The One Laptop Per Child project is about to find out whether Microsoft is the solution to its problems in spreading inexpensive portable computers to schoolchildren.
Microsoft and the laptop organization announced Thursday
that the nonprofit's green-and-white "XO" computers now
can run Windows in addition to their homegrown interface,
which is built on the open Linux operating system.
Nicholas Negroponte, the founder of the laptop project -
which aims to produce $100 computers but now sells them
at $188 - acknowledged that having Windows as an option
could reassure education ministers who have hesitated to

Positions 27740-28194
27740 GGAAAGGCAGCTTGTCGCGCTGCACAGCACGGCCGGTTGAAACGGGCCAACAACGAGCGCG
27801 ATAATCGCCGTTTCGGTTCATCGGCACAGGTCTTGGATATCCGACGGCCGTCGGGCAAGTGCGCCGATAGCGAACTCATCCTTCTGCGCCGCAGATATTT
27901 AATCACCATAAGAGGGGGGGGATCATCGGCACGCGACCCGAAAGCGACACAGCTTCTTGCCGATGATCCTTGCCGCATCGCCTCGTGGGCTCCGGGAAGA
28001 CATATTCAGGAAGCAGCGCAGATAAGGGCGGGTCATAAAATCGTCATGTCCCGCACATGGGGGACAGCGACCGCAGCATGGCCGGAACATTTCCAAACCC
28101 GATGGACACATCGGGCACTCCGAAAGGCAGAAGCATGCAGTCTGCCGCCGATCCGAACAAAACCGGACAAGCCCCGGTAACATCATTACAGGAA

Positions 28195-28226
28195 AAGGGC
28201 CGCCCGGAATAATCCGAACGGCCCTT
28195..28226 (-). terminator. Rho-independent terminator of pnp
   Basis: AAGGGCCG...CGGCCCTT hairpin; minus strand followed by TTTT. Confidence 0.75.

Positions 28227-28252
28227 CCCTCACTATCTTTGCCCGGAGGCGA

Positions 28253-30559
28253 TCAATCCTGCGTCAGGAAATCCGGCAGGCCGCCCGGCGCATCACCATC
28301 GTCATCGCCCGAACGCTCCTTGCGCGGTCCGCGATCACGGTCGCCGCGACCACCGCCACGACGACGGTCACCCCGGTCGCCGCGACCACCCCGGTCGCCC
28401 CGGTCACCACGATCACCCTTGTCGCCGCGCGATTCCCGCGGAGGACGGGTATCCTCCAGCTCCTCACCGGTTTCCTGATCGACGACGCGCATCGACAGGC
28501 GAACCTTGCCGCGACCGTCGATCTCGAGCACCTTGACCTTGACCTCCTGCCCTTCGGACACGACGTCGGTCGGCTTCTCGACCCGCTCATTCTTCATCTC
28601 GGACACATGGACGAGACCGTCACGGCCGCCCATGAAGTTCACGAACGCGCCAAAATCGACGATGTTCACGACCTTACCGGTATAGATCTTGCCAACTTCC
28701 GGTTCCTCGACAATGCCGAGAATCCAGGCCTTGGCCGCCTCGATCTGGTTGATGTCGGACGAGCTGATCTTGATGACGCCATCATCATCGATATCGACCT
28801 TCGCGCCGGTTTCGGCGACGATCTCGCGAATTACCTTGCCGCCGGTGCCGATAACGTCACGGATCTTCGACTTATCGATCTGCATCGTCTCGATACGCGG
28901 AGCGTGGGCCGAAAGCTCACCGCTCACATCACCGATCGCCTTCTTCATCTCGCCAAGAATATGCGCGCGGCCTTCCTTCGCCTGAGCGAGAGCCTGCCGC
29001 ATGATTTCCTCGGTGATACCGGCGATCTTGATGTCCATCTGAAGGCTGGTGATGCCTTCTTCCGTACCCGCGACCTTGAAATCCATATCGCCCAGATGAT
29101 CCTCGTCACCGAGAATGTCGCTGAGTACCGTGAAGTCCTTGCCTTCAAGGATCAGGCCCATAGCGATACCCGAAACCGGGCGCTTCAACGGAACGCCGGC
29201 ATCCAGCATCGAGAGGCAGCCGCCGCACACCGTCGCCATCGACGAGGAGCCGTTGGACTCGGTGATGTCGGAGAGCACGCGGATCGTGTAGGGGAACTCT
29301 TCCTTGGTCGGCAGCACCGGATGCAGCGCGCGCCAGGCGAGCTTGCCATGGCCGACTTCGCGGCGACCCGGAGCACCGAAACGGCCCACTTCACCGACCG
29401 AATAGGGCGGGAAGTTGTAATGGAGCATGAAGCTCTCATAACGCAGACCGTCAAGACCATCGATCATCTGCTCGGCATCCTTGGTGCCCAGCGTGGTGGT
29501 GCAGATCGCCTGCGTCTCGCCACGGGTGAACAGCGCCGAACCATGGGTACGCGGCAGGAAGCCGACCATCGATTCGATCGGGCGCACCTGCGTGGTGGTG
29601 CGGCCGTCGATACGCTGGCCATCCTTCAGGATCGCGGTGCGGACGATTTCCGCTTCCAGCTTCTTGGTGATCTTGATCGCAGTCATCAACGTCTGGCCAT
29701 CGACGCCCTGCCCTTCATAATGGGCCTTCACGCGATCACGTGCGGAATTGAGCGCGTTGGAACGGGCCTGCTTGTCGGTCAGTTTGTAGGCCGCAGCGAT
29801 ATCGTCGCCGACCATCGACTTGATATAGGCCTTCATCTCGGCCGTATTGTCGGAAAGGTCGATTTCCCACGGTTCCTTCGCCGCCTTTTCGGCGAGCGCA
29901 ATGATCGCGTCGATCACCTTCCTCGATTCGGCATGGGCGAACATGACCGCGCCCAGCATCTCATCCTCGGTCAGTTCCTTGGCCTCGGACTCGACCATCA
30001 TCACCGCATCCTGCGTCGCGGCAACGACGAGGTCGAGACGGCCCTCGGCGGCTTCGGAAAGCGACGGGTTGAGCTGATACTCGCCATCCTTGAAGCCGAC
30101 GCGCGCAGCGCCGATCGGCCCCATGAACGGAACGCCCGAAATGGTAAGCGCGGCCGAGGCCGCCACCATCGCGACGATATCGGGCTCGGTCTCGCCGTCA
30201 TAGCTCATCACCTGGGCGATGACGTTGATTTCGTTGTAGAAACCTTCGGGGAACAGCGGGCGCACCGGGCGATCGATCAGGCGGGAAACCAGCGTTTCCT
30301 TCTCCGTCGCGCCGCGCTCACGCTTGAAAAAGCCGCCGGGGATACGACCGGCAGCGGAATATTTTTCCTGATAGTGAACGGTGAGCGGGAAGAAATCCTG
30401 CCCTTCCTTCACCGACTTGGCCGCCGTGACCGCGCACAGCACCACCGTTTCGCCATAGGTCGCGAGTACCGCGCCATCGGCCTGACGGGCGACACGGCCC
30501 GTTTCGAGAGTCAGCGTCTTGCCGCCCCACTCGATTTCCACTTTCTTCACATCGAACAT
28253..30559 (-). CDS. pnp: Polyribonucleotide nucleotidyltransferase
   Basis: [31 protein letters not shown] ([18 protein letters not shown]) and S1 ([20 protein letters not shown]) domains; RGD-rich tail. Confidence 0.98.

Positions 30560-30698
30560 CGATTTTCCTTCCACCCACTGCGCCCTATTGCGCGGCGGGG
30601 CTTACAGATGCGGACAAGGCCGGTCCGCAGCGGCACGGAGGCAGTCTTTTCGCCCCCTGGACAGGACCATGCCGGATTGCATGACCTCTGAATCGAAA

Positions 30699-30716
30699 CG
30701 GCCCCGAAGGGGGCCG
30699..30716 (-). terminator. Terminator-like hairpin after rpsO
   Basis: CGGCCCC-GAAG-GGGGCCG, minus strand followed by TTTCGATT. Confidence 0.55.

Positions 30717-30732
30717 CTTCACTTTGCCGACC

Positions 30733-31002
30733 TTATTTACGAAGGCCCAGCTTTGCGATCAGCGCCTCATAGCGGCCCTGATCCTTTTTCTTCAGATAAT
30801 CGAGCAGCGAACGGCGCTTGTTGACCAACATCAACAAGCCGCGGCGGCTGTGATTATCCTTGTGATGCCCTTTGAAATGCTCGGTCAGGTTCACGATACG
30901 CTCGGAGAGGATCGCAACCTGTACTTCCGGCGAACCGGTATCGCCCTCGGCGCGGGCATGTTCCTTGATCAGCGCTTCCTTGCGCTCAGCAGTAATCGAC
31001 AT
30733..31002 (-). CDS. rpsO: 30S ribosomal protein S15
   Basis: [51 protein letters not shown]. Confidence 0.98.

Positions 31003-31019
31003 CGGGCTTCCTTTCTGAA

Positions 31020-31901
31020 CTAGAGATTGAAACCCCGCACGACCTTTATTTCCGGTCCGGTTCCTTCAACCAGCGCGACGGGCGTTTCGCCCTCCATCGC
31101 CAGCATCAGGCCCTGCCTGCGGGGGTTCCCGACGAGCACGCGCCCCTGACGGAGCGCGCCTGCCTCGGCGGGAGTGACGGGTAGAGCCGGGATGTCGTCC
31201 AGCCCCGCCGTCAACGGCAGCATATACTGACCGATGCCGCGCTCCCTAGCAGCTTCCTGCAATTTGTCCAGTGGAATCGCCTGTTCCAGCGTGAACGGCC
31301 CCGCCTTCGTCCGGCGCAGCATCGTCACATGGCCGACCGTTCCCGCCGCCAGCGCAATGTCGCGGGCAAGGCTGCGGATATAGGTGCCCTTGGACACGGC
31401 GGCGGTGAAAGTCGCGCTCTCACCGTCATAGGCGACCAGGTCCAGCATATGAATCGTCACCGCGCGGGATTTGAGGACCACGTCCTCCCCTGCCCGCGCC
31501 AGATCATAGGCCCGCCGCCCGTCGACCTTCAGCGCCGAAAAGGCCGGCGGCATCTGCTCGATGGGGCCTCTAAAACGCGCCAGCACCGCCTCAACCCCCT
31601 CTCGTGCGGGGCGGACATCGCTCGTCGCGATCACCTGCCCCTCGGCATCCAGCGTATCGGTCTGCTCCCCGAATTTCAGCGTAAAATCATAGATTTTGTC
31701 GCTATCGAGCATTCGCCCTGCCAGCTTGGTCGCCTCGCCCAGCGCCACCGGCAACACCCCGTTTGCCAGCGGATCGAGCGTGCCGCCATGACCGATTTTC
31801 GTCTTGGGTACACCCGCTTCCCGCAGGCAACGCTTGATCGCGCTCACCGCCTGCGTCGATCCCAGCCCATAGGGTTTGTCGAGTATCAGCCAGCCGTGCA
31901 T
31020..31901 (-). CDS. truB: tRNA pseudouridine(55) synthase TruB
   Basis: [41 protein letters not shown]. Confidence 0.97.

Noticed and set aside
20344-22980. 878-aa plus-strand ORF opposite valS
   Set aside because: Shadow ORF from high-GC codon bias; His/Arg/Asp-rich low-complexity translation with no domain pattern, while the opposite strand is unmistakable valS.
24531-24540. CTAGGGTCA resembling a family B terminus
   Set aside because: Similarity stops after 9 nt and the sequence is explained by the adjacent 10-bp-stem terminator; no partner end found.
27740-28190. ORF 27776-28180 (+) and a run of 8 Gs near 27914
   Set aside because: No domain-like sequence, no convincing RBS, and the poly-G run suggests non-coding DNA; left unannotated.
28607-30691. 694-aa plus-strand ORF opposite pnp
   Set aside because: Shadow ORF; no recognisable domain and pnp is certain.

buy XOs with its new interface, called Sugar. Sugar was
designed only to work with a free Linux operating system
that engineers from Red Hat. Eventually, the goal will be
to develop versions of the laptop to run both Linux and
Windows, leaving the user to decide which operating
system to run when the machine boots up, Negroponte said.
Negroponte had hoped to sell several million laptops by
now; instead he has gotten about 600,000 orders.
Beginning in limited runs next month, XO buyers will have
the option of computers loaded with or without Windows.
Versions with Windows will cost $18 to $20 more.
Not long after Negroponte first dreamed up the idea of
seeding the developing world with $100 laptops for
education, he talked with Microsoft about using a version
of Windows on the machines. That seemed to vanish before
long, as Microsoft's Bill Gates and a close partner,
Intel Chairman Craig Barrett, publicly dismissed the XOs'
scaled-back processing power and small screen.